ST. PAUL, MN — One cleaner's work schedule of seven days a week is simple enough to understand; how the employer accounted for those hours is the basis of a lawsuit, according to the Pioneer Press.
The first five days Maria Cruz worked she earned her straight-time pay, on the sixth day she would earn overtime, but on the seventh day the company's policy got complicated, the article stated.
According to the article, on her seventh day of work, Cruz would punch in on a "ghost employee's" timecard, the timecard of someone who, for example, no longer worked for the company.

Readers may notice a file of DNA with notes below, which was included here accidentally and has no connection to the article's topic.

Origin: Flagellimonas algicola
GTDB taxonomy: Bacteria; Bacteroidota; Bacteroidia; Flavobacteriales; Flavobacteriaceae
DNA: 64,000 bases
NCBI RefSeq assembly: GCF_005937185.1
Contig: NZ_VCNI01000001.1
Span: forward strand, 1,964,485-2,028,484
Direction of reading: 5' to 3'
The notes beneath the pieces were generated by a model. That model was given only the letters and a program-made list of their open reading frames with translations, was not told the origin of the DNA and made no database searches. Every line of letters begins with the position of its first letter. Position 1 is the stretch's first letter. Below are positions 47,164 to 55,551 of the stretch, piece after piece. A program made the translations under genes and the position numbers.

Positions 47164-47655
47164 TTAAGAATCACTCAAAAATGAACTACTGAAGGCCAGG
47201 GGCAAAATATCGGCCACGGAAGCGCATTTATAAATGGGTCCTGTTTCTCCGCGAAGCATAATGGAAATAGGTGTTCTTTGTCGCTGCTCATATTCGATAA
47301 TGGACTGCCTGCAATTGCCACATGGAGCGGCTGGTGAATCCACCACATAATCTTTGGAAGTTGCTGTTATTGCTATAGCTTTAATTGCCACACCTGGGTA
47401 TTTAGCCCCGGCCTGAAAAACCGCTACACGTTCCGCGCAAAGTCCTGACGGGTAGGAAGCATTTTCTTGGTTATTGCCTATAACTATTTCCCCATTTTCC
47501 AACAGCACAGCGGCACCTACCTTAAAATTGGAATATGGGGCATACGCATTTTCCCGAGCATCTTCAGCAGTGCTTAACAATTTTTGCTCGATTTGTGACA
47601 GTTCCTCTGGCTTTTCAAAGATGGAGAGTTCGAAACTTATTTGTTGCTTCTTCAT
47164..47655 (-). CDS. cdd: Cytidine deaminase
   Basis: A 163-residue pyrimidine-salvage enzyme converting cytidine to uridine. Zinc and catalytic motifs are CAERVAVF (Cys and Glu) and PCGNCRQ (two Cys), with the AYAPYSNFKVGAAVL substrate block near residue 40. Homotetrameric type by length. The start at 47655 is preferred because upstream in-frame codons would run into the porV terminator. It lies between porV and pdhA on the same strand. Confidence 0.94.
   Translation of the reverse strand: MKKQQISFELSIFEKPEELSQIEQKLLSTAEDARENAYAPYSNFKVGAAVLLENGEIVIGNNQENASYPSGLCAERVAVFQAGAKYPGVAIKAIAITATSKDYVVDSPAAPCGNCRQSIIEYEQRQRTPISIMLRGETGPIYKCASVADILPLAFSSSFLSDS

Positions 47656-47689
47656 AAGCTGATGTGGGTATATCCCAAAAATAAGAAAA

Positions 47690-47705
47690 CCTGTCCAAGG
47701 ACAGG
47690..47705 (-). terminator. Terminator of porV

Cruz and 11 other workers, filed suit against Diversified Maintenance last year, claiming the company violated federal law by cheating employees out of overtime pay, the article noted.
Diversified says that it has paid millions of dollars in overtime, that it doesn't have a policy against paying overtime, and that it doesn't have a policy of using "ghost employees," the article added.
Click here to read the article in its entirety.